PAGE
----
Challenging prospects for roam like at home
In 2015 the European Union adopted new rules seeking to implement a roam like at home regime for member states. This Working Paper highlights challenges in implementing roam like at home, and it provides insights on the economics of international mobile roaming.
On 25 November 2015, the European Union enacted new rules for international mobile roaming (IMR) under Regulation 2015/2120, which seeks to implement a Roam Like at Home (RLAH) regime among the member states of the European Union. Questions remain, however, as to whether it is possible to implement RLAH without mandating below-cost pricing and thus introducing significant regulatory and economic distortions.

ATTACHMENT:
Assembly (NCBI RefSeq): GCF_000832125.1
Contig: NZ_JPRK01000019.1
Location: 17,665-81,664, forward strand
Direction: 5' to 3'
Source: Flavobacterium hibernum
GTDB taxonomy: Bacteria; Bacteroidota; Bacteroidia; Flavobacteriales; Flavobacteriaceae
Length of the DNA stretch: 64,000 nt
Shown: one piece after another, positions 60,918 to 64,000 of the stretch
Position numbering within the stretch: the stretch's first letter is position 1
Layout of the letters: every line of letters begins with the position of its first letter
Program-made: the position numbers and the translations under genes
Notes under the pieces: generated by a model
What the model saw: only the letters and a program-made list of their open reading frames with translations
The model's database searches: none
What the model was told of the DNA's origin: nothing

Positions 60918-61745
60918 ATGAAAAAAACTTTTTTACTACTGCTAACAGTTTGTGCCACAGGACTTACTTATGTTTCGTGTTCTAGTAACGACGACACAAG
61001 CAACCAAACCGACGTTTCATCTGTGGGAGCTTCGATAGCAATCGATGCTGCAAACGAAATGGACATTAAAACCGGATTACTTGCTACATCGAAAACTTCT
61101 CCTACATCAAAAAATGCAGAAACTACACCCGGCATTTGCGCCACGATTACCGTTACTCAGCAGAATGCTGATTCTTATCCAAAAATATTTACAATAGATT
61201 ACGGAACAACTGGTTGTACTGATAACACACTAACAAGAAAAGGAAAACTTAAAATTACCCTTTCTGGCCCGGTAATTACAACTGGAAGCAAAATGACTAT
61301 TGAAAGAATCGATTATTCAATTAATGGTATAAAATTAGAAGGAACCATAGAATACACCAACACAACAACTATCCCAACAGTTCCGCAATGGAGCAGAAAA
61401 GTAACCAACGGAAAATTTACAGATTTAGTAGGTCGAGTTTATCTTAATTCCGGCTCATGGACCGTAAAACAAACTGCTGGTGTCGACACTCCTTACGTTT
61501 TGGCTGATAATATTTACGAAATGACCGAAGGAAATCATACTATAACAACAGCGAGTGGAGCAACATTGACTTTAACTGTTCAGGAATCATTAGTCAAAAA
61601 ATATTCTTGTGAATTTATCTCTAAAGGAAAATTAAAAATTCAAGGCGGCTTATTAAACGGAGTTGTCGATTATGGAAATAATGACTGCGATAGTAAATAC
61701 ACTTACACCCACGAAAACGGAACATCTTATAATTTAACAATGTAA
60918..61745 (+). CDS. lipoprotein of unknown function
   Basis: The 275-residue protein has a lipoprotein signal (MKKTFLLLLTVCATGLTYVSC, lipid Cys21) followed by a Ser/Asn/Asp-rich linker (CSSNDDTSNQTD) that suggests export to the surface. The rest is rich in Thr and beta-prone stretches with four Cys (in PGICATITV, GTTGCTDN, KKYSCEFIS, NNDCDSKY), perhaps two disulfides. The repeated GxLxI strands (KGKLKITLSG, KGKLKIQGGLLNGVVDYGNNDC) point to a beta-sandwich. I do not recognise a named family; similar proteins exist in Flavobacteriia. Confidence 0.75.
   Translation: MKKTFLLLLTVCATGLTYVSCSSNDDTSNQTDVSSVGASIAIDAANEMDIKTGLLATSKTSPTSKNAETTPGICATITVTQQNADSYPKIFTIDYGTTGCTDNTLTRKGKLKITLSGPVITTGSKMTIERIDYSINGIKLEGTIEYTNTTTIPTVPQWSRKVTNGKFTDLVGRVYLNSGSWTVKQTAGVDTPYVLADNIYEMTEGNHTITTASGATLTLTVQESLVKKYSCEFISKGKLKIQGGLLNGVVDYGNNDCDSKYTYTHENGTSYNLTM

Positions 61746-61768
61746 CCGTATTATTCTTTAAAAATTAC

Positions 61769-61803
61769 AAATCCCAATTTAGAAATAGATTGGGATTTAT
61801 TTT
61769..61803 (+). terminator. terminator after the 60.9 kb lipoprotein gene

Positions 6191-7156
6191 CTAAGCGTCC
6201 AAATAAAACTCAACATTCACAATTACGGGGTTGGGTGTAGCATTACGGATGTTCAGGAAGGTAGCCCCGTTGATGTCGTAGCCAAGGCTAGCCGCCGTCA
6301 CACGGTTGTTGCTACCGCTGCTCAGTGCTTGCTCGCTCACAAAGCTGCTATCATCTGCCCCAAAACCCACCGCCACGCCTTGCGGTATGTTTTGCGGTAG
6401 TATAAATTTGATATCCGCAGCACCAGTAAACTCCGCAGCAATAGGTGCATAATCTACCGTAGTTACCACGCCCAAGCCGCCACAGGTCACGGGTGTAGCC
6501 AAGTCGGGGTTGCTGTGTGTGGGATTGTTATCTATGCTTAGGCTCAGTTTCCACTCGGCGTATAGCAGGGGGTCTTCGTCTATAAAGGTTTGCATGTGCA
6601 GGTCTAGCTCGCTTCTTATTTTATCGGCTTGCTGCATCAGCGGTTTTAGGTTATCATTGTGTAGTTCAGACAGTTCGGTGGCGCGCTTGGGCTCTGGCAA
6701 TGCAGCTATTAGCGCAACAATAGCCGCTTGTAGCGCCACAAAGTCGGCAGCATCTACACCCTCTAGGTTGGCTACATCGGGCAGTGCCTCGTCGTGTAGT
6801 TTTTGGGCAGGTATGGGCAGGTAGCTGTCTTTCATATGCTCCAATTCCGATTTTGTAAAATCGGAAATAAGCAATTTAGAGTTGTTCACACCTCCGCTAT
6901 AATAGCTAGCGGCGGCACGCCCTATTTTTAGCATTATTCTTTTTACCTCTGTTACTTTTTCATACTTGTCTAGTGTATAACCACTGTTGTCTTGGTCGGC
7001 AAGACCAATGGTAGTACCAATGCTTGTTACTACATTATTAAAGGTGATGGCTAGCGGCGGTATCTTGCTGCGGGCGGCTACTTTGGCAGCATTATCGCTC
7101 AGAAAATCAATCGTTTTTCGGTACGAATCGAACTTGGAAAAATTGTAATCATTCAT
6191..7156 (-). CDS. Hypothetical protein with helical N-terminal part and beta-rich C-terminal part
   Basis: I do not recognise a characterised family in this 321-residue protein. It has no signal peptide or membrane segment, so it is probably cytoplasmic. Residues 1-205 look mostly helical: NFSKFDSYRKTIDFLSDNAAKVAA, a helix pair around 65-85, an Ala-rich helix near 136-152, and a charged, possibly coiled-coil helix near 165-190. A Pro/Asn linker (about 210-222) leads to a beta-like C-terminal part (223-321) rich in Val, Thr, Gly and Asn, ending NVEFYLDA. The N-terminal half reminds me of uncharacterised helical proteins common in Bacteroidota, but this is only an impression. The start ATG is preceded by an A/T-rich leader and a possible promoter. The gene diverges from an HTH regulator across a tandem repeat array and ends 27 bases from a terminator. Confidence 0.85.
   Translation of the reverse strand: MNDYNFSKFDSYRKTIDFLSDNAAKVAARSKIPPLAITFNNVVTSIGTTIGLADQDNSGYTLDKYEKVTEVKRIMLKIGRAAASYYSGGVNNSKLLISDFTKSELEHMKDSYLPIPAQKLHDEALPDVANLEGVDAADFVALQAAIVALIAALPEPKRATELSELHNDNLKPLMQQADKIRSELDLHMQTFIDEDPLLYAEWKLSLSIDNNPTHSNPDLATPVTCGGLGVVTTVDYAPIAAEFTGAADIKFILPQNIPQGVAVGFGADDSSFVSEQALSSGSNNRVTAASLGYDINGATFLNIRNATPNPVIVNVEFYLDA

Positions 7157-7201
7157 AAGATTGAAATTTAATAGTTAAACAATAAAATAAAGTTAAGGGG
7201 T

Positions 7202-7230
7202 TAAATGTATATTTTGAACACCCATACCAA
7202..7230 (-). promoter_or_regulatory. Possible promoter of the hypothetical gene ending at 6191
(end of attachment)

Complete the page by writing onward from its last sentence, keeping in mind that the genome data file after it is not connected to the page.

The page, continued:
It is difficult to see how RLAH could be implemented for other than trivial amounts of IMR traffic without significant cross-subsidisation of the IMR service in many different dimensions. Identifying ways to maintain the ubiquity of the IMR service without unduly distorting the economics of European mobile markets and networks would appear to pose serious challenges; the saving grace, however, might well be that IMR revenue now represents a small enough fraction of total mobile revenue (thanks to previous regulation) that the necessary cross-subsidies might be manageable. The European Commission, which is required to assess the situation and to provide legislative proposals by 15 June 2016, faces a daunting task.